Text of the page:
Then we got in and made our journey to the funeral home. Along the way my sister asked me what I had been up to. I just replied flatly, "nothing much." We didn't converse further about the matter. We just sat in silence. I watched as my sister picked at her nails like she used to do when we were kids. I began to whistle Frank Sinatra's "Fly Me to the Moon".
I had lied to her about my life again as always. I didn't think she could take hearing about how I had lost five of my friends in Ciudad Juárez in the last year alone. The drug war down there was getting worse by the day.
When we arrived, we got out and headed into the funeral home with the other guests. I didn't cry when they were burying the old man in the local cemetery just behind the funeral home. My sister was another story. She cried profusely about losing the old bat. Then afterwards some dude in uniform with a buzz cut gave me a flag. I accepted it gratefully.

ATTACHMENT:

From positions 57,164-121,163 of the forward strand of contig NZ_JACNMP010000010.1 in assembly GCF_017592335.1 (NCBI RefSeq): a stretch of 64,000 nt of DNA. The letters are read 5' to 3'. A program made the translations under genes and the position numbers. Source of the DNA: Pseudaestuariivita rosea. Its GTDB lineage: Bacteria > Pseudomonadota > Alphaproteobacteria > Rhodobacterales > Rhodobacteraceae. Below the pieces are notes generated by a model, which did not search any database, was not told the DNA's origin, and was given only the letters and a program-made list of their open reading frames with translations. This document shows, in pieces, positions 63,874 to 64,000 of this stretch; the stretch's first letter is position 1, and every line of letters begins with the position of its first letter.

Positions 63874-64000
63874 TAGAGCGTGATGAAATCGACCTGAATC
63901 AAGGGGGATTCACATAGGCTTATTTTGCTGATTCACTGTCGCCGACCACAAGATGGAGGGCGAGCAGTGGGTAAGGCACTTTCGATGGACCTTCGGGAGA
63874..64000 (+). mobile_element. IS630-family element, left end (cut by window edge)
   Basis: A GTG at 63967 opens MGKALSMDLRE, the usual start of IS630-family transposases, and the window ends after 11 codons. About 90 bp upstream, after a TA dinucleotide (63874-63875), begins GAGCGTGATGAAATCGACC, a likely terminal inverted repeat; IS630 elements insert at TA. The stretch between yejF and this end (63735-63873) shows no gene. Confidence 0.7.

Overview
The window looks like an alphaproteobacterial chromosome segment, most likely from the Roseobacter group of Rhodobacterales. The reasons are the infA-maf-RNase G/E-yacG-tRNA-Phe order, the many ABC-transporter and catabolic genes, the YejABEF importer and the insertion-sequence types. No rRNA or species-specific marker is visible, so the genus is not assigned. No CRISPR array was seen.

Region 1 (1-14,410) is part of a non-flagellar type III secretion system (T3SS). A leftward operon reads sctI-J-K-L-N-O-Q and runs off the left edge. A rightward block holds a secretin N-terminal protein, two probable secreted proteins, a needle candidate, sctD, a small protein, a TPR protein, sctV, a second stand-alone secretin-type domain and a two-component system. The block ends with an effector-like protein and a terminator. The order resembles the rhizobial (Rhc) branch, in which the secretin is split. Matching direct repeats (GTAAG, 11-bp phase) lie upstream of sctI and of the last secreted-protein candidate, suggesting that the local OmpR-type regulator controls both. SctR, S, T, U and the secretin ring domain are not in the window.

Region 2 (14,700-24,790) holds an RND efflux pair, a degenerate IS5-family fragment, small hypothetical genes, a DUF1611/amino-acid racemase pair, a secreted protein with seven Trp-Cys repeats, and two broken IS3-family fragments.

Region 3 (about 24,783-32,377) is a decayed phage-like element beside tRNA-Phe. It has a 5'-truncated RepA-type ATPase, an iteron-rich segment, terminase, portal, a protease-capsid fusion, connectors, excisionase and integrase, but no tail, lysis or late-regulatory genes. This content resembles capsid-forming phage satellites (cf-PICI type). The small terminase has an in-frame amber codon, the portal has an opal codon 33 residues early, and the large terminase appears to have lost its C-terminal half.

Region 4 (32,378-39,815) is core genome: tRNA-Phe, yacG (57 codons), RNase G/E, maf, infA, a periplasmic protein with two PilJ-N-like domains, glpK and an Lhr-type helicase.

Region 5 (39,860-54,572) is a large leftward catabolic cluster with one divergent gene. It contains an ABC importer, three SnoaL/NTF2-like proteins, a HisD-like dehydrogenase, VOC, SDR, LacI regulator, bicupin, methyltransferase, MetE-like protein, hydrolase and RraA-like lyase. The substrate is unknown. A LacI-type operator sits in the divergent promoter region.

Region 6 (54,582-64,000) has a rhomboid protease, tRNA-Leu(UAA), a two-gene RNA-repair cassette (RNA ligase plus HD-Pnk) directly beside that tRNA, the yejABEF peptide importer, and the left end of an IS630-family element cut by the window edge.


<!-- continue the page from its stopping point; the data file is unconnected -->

Afterwards, my sister led me to the reception. It was at one of my family member's house or should I say mansion. Who needs a two-story house for one person or even two? I was perfectly fine in my one floor, two room home in Mexico.
When I started to walk around to maybe talk to someone, I stopped short when I overheard a conversation coming from an older woman and the owner of the house, my aunt Attie or Andy or something like that. I couldn't remember her name. The two women were talking about my father.
"I heard that Charles's own son hasn't been seen for seven years. He wasn't even here to visit him in the hospital before he died," the one woman stated. She was dressed in black like everyone else except she had this huge, stupid, wide brimmed hat on with a fluffy, pink feather on it.
"Yes, the two of them used to be close and then suddenly he left to go somewhere far away, Las Vegas or something," my aunt replied, while pushing a piece of graying hair that had fallen out of her tightly made bun behind her ear.
"Ciudad Juárez, and I'm standing two feet away from you, you know," I retorted.
Both women jumped, my haughty aunt's chest even jiggled a little, and they stared at me for a bit. "But you can't be my brother's son. You are so old, and my nephew is only in his late twenties," my aunt commented.
"But I am your nephew. I saw a lot in Mexico," I retorted.
She didn't reply to that. She just went back to talking to the other woman. I heard something like she thought I had said Ciudad Juarez and not Mexico, and other idiot things. I laughed at them and kept walking.